The NHS is calling on the public to stay at home if they have norovirus to avoid passing it on, as hospitals in England have been forced to close more than 1,100 hospital beds over the last week. 

Top medics are concerned about the spread of the winter vomiting bug this year and the impact it is having on hospitals.

They are therefore urging those who catch the virus not to go back to work or school until at least 48 hours after symptoms pass, to avoid passing it on to others.

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National surveillance data from Public Health England (PHE) showed that the number of positive norovirus laboratory reports during the two weeks in the middle of November was 28 percent higher than the average for the same period in the previous five years.

Almost double the number of hospital beds have been closed every day over the last week compared with the same time last year, in a bid to stop the spread of diarrhoea and vomiting to more patients.

The NHS has responded by launching a new social media campaign to help people avoid catching the bug and recognise and deal with the symptoms of norovirus at home if they are unlucky enough to get infected.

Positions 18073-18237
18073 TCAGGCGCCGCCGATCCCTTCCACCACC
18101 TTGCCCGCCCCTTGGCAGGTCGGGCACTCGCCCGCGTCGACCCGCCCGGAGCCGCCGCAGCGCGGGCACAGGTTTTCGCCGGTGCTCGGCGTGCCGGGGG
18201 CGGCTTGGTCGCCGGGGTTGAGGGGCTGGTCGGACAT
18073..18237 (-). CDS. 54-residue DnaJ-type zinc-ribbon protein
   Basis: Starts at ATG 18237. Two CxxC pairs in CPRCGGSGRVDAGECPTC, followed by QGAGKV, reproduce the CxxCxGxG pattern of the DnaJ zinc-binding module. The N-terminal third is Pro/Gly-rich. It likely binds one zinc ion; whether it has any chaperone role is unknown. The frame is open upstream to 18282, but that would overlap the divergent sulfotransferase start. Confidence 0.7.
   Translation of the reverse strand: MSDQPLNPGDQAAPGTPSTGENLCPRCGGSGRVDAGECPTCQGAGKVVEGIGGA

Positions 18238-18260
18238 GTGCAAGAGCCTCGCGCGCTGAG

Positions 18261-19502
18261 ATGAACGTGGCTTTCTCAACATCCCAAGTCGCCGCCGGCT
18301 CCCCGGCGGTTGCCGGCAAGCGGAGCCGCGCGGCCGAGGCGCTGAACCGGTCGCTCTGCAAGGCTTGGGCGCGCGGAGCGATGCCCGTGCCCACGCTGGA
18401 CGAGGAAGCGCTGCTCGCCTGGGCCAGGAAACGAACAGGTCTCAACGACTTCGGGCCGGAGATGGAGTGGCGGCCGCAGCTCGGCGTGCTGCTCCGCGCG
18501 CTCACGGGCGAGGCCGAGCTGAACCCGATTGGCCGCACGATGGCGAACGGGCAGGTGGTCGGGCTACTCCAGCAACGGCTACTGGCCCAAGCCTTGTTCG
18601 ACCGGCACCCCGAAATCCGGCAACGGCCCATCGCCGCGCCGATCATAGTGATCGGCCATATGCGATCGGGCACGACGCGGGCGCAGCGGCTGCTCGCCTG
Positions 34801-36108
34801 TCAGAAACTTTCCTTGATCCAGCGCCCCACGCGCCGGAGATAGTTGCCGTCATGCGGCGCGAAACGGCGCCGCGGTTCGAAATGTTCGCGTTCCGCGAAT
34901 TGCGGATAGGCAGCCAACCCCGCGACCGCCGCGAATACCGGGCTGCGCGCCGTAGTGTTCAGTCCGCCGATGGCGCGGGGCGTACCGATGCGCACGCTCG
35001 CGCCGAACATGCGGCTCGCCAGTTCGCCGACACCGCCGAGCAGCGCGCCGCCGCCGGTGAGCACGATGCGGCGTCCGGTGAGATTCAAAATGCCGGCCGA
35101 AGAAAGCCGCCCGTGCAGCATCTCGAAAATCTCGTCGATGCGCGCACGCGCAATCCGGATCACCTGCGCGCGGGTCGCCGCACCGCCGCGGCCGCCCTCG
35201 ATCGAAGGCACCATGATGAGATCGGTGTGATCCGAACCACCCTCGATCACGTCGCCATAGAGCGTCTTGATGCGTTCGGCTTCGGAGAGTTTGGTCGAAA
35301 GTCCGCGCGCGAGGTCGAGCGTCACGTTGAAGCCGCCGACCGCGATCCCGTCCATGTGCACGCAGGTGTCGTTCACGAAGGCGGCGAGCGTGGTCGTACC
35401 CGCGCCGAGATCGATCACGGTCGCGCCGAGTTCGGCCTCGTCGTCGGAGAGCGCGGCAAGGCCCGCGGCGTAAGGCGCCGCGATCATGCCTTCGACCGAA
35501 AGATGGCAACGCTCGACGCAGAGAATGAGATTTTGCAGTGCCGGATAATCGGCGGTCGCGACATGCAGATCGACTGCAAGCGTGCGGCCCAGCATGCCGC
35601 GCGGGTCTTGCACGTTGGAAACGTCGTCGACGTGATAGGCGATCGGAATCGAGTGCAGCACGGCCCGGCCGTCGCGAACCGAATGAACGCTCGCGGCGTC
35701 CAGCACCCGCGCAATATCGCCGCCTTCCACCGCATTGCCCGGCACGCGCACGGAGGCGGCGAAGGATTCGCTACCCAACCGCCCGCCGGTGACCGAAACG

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Health bosses are also encouraging those who need it to seek help from the 111 phone and online service rather than going to hospital or their GP, where they risk infecting others.

Professor Stephen Powis, NHS medical director, said: "It’s a really unpleasant illness to catch, but for the vast majority of people it will usually pass in a couple of days, and self-treating at home is the best way to help yourself and avoid putting others at risk."

Norovirus is one of the most common stomach bugs in the UK.

Infections rarely require medical treatment and most people will recover from it within a few days.

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It is, however, highly contagious, and is easily passed on at home, at hospital, or in the local community, and those who have been infected remain carriers for some time.

The main symptoms of the disease are typically a sudden sick feel, projectile vomiting and watery diarrhoea.